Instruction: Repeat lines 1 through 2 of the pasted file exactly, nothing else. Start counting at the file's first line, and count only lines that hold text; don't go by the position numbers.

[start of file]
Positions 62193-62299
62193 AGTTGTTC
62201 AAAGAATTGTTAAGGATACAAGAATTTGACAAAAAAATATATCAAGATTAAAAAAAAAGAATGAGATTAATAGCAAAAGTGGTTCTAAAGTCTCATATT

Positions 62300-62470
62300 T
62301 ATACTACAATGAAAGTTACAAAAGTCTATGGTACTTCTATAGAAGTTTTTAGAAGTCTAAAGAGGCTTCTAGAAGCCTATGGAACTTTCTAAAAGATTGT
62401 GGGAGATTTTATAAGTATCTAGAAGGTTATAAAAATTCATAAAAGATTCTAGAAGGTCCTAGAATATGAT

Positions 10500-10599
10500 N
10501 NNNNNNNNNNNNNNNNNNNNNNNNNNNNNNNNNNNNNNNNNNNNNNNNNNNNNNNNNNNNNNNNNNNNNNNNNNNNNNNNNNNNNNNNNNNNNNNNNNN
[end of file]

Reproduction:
Positions 62193-62299
62193 AGTTGTTC